Your Fancy Wedding is Bankrupting Your Future

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The average wedding cost in 2015 was upwards of $30,000 according to theKnot.com. Here at the Free Wedding we think that’s nuts! I mean, we’re talking $30,000 for one day of your life. That’s more than many people make in a year. That’s the cost of a new car, or a down payment on a house. Heck, that’ll buy you a house outright in some areas of the country. How many hours would you have to work to make $30,000? I realize that little girls start dreaming of their wedding day from a young age. Right now my 2 and 3 year old daughters have decided they want to marry each other, which is fine by me because I’ll only have one wedding to pay for! But I digress, little girls spend years developing crazy expectations about what their wedding should look like, which might be why they feel entitled to an extravagant event centered around themselves. But does anyone else think this is insanity? Apparently not, because the wedding industry nets more than $80 billion per year!

Anyway, this got us thinking, how could that money be put to better use? Can younger couples really afford to spend tens of thousands on lavish weddings at the start of their marriage? Is your fancy wedding bankrupting your future?

Let’s explore a hypothetical scenario:
Instead of spending that $30,000 on a wedding, a couple instead puts that money into an investment account. They leave it there untouched until they decide to retire. When they check their balance 40 years later, they have nearly $500,000. Now that’s not chump change.

Assuming 7% growth over time (a conservative estimate), the following would be true:
A couple who got married in their 20’s would double their money in their 30’s, quadruple it by their 40’s, and have nearly $500,000 by retirement age. And that doesn’t include any additional investment by the couple. Alternatively, you would have to invest $2000/year for 40 years to achieve the same result.

Having this money could be useful throughout the marriage for things like:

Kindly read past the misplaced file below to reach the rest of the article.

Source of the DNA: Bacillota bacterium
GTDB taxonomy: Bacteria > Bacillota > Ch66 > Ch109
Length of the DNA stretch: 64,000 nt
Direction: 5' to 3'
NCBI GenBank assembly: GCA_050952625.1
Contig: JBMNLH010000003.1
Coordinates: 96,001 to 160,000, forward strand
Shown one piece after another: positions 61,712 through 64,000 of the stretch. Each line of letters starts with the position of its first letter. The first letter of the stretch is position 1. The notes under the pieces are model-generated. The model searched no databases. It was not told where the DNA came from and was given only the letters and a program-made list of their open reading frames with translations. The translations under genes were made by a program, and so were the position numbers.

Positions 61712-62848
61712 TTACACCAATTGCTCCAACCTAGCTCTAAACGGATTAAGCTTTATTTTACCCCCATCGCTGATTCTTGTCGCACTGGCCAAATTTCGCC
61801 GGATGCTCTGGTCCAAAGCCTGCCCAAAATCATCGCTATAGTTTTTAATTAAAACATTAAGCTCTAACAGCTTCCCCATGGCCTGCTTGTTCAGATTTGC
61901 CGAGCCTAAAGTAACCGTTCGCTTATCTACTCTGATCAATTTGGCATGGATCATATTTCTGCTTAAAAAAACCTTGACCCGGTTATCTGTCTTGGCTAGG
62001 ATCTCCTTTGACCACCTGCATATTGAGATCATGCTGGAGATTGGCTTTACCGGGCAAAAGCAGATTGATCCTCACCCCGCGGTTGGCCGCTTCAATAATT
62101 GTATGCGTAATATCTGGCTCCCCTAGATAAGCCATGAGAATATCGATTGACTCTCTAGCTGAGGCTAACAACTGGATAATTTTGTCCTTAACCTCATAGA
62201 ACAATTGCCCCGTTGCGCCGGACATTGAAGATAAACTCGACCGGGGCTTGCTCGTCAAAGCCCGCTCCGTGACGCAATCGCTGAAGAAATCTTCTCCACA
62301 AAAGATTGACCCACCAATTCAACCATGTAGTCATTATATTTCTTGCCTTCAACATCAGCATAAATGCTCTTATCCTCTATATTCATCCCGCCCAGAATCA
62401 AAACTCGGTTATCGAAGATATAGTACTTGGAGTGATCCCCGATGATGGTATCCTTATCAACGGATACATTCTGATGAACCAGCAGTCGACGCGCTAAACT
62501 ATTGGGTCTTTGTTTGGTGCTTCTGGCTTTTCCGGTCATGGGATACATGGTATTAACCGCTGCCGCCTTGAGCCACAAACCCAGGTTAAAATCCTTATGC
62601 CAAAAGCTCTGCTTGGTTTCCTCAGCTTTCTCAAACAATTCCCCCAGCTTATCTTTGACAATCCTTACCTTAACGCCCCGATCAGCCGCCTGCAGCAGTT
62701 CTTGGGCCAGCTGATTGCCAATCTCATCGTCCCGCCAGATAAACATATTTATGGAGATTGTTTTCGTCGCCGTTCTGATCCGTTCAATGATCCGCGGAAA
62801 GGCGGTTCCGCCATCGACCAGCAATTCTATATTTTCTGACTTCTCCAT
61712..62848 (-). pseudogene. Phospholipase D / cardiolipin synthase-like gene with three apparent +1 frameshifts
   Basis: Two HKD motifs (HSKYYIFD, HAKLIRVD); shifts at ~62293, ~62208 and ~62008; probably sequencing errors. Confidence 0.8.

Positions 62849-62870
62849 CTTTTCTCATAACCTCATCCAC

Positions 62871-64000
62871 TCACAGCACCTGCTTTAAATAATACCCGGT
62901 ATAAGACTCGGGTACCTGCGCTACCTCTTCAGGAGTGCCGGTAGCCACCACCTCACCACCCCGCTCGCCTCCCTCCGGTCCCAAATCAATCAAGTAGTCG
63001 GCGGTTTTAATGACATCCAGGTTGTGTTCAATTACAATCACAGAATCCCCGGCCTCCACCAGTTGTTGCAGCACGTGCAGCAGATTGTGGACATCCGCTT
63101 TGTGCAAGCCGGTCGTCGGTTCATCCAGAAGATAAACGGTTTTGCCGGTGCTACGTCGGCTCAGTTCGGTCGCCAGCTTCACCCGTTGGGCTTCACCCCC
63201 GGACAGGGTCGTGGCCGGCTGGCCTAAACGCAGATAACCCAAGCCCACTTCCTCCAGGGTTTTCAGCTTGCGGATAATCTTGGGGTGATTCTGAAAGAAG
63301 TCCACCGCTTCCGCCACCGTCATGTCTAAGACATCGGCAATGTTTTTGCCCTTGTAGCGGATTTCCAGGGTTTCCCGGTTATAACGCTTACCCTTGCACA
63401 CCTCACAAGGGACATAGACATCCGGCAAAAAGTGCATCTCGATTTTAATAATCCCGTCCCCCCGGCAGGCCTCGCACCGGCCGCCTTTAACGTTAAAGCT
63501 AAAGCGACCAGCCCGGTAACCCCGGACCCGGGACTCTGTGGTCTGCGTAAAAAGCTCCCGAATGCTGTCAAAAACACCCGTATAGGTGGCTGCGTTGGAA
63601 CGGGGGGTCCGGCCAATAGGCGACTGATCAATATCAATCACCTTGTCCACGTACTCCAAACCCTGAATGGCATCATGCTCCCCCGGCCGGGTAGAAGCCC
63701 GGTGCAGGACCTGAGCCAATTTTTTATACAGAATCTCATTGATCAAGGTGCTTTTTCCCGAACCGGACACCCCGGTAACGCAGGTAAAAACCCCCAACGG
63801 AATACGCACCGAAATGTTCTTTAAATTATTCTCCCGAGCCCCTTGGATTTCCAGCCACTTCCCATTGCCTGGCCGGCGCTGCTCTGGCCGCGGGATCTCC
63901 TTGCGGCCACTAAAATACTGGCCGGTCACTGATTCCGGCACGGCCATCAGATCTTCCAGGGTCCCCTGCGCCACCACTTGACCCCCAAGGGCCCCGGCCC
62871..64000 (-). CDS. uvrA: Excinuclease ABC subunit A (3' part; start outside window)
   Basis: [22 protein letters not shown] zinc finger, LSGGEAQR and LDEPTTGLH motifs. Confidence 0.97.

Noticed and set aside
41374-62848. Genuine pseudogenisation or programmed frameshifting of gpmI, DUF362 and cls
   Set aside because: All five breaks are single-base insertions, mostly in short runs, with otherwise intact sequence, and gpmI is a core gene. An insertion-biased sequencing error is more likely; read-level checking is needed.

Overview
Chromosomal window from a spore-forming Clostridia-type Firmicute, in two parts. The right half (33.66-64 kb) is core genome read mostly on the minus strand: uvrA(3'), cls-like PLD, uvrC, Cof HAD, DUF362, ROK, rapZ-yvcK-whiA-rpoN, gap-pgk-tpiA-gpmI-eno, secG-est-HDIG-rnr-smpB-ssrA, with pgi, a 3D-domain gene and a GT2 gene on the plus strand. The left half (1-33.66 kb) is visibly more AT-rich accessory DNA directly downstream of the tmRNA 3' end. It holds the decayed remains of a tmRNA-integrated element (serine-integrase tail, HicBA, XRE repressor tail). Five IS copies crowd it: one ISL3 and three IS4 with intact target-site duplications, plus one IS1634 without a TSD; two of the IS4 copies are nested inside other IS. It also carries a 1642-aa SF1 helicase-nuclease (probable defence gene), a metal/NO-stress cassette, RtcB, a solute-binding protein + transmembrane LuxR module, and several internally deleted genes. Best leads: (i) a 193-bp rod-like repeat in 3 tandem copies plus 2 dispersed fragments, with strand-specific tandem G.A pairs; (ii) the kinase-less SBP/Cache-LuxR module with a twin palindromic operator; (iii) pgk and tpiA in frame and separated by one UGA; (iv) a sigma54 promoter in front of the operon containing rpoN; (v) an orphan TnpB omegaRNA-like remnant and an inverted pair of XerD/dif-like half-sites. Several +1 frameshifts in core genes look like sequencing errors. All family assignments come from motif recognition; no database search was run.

• Supporting your family during a period of unemployment
  • Allowing one spouse to stay at home with the kids when they are young
  • Covering unexpected health problems/expenses
  • Funding your kid’s college education
  • Taking an anniversary trip
  • Allowing you to retire early

What if more couples did this when they got married instead of buying a huge wedding. They would have far more financial security, and would probably worry less about money—which happens to be the number one thing couples fight about the most.

Now, I realize that often the parents are the ones paying for the wedding. But don’t you think many parents would rather set their children up for financial success than blow a crap-ton of money on a big party? Everyone comes from a different financial background, and if you have the money to spend then you have the right to do what you wish with it.

When my daughters get ready to walk down the aisle, I plan to offer them and their future spouses two options—Option 1: We’ll decide on a total wedding budget, and whatever money is not spent from that budget will become a cash wedding gift to invest or use for a house, or a rainy day fund—completely up to them; or Option 2: You can have the giant crazy wedding, but no check. I’m willing to bet that given the choice, many couples would try to keep costs under control and choose Option 1. By giving the couple a financial stake in the game, they will be more willing to make compromises and choose less-expensive options because it helps their bottom line. The trend I’m seeing is that couples who pay for their own weddings tend to be more conscious of the money being spent, where couples who have their parents write the checks tend to spend more because they want what they want.

So before you throw a ton of money at your wedding, consider alternate ways that you could use the money. You deserve a wonderful wedding day, but before you go writing big checks decide what’s worth more—an expensive wedding now, or more financial security in the future. If you pick the latter, your future self says thank you!

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